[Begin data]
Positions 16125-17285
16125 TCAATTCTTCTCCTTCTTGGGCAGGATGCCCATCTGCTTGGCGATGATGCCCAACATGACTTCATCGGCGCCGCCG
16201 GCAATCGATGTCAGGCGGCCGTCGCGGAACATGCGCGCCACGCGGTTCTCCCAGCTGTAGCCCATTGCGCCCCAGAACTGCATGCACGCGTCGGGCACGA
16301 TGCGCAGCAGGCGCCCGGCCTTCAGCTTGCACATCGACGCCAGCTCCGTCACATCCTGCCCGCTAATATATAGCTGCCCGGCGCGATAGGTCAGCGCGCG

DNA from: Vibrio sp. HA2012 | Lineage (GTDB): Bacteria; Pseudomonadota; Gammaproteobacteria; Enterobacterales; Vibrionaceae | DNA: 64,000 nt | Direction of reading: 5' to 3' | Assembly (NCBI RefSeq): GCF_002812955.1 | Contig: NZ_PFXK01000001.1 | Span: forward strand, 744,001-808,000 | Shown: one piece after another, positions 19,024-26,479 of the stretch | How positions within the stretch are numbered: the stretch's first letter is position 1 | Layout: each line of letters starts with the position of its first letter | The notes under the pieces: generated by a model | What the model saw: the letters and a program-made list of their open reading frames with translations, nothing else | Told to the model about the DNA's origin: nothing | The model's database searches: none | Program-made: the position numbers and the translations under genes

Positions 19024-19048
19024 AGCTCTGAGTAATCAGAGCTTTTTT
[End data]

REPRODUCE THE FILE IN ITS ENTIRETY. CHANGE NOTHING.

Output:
Positions 16125-17285
16125 TCAATTCTTCTCCTTCTTGGGCAGGATGCCCATCTGCTTGGCGATGATGCCCAACATGACTTCATCGGCGCCGCCG
16201 GCAATCGATGTCAGGCGGCCGTCGCGGAACATGCGCGCCACGCGGTTCTCCCAGCTGTAGCCCATTGCGCCCCAGAACTGCATGCACGCGTCGGGCACGA
16301 TGCGCAGCAGGCGCCCGGCCTTCAGCTTGCACATCGACGCCAGCTCCGTCACATCCTGCCCGCTAATATATAGCTGCCCGGCGCGATAGGTCAGCGCGCG

DNA from: Vibrio sp. HA2012 | Lineage (GTDB): Bacteria; Pseudomonadota; Gammaproteobacteria; Enterobacterales; Vibrionaceae | DNA: 64,000 nt | Direction of reading: 5' to 3' | Assembly (NCBI RefSeq): GCF_002812955.1 | Contig: NZ_PFXK01000001.1 | Span: forward strand, 744,001-808,000 | Shown: one piece after another, positions 19,024-26,479 of the stretch | How positions within the stretch are numbered: the stretch's first letter is position 1 | Layout: each line of letters starts with the position of its first letter | The notes under the pieces: generated by a model | What the model saw: the letters and a program-made list of their open reading frames with translations, nothing else | Told to the model about the DNA's origin: nothing | The model's database searches: none | Program-made: the position numbers and the translations under genes

Positions 19024-19048
19024 AGCTCTGAGTAATCAGAGCTTTTTT